Academic journal article New Zealand Journal of Psychology

Measuring Recovery in Adult Community Addiction Services

Academic journal article New Zealand Journal of Psychology

Measuring Recovery in Adult Community Addiction Services

Article excerpt

Commencing with the Blueprint for Mental Health Services in New Zealand (Mental Health Commission, 1998), there has been a strong commitment towards implementing a recovery approach within New Zealand's mental health and addiction services. The Ministry of Health's strategic document Rising to the Challenge 2012-2017: Mental Health and Addiction Service Development Plan (2012) continues to have a strong emphasis on a culture of recovery.

"Recovery" is a subjective term that means different things to different people. Personal recovery differs from clinical recovery, which is primarily focused on symptom abatement and improved functioning (Mental Health Commission, 2011). The recovery process involves people gaining control over their substance use to maximise their health and wellbeing and fully participate in society (see U.K. Drug Policy Commission, 2008). Recovery has been described as "creating a meaningful self-directed life regardless of challenges faced, that includes building resilience, having aspirations and the achievement of these" (Te Pou, 2014a, p. 5). While recovery is an individual process involving multiple pathways which takes place over time, common elements include relationships and support from others, hope and optimism about the future, building a positive identity, finding meaning in life, personal responsibility and control (Davidson et al., 2008; Davidson & White, 2007; Leamy, Bird, Le Boutillier, Williams, & Slade, 2011). A key component of recovery-oriented service delivery involves supporting clients to strive towards personally valued goals, and reintegrate into society through genuine working relationships, and a commitment to recovery principles (Le Boutillier et al., 2011; Slade, 2012).

The ADOM has been developed for the purposes of routine outcome measurement in AOD treatment services, and includes two items assessing changes in personal recovery. From the outset, development of the ADOM has involved input from people using AOD services in New Zealand. It is important that outcome measures incorporate questions that matter to consumers and their acceptability is assessed (Fitzpatrick, Davey, Buxton & Jones, 1998). The ADOM is a three part measure containing 20 items that is administered collaboratively by practitioners and tangata whaiora (clients). The measure's standardised administration procedure involves data collection at key clinical treatment stages of treatment admission, 6-week review, 3-month review, ongoing 3-month reviews, and treatment discharge (see Te Pou, 2014b). The ADOM is freely available at http://www.matuaraki.org.nz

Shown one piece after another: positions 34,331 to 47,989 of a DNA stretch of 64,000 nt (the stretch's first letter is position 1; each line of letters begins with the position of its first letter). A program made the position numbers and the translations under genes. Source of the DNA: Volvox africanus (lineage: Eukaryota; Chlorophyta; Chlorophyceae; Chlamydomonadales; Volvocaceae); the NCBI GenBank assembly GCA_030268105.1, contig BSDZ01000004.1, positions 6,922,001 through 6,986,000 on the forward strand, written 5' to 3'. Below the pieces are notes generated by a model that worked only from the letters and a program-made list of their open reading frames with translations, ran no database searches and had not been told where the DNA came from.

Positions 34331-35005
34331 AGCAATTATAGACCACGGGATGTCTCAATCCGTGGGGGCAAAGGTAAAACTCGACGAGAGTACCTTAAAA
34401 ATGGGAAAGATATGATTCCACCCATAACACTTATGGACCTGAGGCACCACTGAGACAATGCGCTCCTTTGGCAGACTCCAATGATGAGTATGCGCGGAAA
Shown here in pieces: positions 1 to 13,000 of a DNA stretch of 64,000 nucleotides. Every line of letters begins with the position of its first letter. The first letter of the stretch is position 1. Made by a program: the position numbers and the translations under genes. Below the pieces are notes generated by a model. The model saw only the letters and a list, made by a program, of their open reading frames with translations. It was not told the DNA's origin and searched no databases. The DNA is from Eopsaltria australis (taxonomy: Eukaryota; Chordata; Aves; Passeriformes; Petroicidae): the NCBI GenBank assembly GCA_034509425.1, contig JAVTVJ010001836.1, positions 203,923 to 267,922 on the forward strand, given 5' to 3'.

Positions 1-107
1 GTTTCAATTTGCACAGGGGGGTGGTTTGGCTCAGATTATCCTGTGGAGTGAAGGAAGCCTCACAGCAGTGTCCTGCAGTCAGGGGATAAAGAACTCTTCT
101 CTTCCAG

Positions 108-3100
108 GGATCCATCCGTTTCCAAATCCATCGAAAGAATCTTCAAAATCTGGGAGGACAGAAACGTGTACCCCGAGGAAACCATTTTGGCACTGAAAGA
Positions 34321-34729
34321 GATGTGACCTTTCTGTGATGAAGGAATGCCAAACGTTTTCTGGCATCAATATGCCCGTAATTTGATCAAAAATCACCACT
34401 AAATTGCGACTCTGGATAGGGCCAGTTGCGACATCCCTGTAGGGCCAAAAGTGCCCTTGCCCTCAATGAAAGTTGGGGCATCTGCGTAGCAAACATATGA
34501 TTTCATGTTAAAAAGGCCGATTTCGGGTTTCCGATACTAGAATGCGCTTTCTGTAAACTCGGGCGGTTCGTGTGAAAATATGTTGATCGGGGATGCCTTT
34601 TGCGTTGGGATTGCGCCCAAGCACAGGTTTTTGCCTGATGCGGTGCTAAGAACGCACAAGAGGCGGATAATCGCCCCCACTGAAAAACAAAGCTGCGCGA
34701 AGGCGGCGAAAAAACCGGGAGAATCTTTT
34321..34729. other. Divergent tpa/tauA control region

Section 1 of the ADOM contains 11 relatively specific items assessing the type and frequency of substance use over the past four weeks. Section 2 includes seven items assessing the frequency of lifestyle and wellbeing issues, including physical and mental health, relationships, employment, housing and criminal activity. Both Sections 1 and 2 have previously been tested and recommended for routine use across AOD treatment services in New Zealand (Deering et al., 2009; Galea, Websdell, Galea-Singer, 2013; Pulford et al., 2010).

Section 3 of the ADOM includes two items focused on recovery. The recovery items were added to the ADOM following feedback from clients of addiction treatment services and consultation with sector representatives (Galea et al., 2013). The first recovery item in section 3 assesses how close people are to where they want to be in their recovery. Responses are rated on a 10-point scale ranging from 1 (no anchor) to 10 (best possible). Research by Galea and colleagues (2013) indicates this item is perceived as useful by clients in measuring their recovery. It was however found to have positive but low inter-rater reliability based on eight practitioner's ratings of two vignettes of clinical scenarios (Galea et al., 2013). Factors contributing to the low interrater reliability of this item may include the level of training of practitioners in administering the ADOM, the absence of a response anchor for response option one, and the ability of individuals to discriminate between different response options (see Fitzpatrick et al. …

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